Three librarians from Zimbabwe made a study visit recently to the Raoul Wallenberg Institute as part of the Institute’s Zimbabwe Human Rights Capacity Development Programme 2016-2018.
“The overall aim of the study visit and training was to show and share good practices in how we are running Libraries in Sweden and collect tips and experience in the hard business of negotiations with vendors of electronic materials,” says Karl Adam Tiderman, RWI’s librarian.
The librarians came from Great Zimbabwe University, Midlands State University and Africa University. They visited among others, the Lund University Library, the Lund University Faculty of Law Library, Malmö University Library and the Nordic Institute of Asian Studies Library.
Zimbabwean librarians’ reflections and takeways from study visit
Claudious Chuma, a Law Librarian at Midlands State University, Gweru, was impressed with how Swedish libraries act like community centres where visitors are encouraged to congregate and do things, such as eating, which would never be allowed in Zimbabwe. He says his library is constantly dealing with trying to overcome challenges caused by lack of resources. “When it comes time for exams, students are scrambling for space and material,” he says. Chuma says he has plans to build a new library on campus and that they are looking for funding now. “It’s extremely important to have adequate information about human rights to assist the students so they know the issues and also get to know about the Zimbabwean constitution,” he says.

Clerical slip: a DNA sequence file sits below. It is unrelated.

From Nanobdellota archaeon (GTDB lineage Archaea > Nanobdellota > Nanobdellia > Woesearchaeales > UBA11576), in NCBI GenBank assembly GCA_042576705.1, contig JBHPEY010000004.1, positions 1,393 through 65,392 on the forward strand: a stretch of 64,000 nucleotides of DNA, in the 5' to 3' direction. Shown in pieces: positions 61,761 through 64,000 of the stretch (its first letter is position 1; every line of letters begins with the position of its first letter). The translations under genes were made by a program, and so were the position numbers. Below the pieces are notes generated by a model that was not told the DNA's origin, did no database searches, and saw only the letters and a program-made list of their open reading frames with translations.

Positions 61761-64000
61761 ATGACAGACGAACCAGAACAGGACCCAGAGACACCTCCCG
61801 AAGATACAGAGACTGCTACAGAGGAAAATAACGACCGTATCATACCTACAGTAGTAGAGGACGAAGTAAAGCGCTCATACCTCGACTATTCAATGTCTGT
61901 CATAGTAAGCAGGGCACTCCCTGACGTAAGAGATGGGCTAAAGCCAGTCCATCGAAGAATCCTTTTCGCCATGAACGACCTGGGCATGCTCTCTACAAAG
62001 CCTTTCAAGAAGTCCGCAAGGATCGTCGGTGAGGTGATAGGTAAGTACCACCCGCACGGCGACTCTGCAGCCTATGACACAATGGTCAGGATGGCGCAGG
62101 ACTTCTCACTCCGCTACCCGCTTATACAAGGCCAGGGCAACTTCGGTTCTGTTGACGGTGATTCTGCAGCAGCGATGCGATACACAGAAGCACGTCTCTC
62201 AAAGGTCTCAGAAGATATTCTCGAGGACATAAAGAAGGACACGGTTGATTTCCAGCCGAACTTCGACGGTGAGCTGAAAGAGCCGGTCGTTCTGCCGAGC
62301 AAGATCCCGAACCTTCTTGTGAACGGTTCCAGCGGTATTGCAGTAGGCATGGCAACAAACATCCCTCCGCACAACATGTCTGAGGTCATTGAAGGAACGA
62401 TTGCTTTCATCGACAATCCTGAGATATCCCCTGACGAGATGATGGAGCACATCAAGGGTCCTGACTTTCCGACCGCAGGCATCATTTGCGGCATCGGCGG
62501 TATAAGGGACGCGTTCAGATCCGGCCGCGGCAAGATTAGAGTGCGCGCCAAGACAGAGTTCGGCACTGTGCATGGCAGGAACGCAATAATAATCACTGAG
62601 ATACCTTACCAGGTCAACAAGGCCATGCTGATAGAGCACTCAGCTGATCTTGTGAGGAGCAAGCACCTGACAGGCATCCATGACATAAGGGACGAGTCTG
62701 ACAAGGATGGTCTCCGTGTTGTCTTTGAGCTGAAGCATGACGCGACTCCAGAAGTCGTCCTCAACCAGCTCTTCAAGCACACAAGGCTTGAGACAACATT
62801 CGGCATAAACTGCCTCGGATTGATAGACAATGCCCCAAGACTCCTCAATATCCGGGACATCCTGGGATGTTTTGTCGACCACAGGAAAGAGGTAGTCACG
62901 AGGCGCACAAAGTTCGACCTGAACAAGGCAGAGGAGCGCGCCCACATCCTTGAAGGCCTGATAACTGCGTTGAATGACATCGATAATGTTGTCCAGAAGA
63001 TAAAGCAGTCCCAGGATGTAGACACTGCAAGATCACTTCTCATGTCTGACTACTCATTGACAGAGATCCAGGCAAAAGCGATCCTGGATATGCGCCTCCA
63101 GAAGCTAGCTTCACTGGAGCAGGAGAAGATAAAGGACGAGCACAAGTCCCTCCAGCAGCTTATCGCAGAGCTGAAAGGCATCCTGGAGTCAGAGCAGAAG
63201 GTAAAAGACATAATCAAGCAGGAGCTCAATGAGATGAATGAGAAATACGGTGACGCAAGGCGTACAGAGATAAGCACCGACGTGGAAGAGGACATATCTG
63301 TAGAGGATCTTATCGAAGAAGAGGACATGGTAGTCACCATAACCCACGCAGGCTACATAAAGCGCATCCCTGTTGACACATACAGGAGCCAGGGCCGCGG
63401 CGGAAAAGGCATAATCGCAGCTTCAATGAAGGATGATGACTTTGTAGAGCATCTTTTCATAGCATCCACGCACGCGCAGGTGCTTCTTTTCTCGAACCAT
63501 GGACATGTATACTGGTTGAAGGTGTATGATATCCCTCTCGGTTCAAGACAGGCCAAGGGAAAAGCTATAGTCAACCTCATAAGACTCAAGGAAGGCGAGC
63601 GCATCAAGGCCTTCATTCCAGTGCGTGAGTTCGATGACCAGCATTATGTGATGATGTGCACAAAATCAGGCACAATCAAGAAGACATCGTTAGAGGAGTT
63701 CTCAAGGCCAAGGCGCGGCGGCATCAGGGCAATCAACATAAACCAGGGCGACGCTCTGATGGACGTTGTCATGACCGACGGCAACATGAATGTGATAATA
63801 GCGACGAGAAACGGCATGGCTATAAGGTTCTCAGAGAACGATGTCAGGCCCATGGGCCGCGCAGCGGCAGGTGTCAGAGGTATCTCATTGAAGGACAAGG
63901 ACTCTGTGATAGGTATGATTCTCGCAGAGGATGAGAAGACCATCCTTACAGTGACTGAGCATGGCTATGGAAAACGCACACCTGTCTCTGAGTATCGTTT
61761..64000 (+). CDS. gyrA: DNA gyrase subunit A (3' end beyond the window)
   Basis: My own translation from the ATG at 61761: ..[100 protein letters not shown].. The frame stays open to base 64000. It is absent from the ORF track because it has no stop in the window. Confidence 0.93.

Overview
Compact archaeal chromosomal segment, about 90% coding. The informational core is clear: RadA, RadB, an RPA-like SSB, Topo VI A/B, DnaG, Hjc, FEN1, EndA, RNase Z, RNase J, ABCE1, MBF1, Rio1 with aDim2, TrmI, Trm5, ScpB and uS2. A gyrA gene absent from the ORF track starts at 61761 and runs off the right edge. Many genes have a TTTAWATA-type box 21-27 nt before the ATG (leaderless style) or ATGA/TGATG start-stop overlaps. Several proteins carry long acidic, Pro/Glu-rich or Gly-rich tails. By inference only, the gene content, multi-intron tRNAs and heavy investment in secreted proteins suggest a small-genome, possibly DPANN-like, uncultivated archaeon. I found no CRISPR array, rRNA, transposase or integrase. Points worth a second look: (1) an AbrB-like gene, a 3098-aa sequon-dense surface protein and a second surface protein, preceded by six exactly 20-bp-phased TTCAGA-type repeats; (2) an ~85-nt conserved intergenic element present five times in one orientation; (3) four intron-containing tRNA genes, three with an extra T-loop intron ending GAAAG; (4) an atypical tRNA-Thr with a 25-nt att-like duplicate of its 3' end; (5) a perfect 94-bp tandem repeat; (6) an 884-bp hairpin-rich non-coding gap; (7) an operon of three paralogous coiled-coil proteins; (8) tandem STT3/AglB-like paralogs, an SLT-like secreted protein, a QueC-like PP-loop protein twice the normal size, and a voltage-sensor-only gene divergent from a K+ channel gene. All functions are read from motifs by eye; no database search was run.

Oscar Mafuta, a Law Librarian at Herbert Chitepo School of Law, Great Zimbabwe University, says the study visit has made it clear to him that Sweden takes libraries, including access to information, seriously. “We have a lot to learn here,” he says. “We are getting to see how the libraries work. It’s an eye-opener, and I hope to take back a lot of the ideas and model some of them.”
Mafuta says the internet connection at his university is so poor that they still face constant problems with students getting knocked off the web. He would like to see the library expand its print and online resources.
Brian Kutiwa, Client Services Librarian at Africa University, says one thing that surprised him about the visit to Sweden was that parents take their children to libraries. “We have public libraries, but it’s very uncommon to see children and parents in them,” he says.
Kutiwa says he became a librarian to serve the community. “People need to have access to information to develop,” he says. “That’s a challenge today to people on the streets. But libraries can help them know their rights.”
Kutiwa hopes to continue the cooperation with the Raoul Wallenberg Institute and take back the knowledge and insights gained in Sweden and try to apply it to the local context.
“We have many challenges, but making more information available to visitors is important,” he says.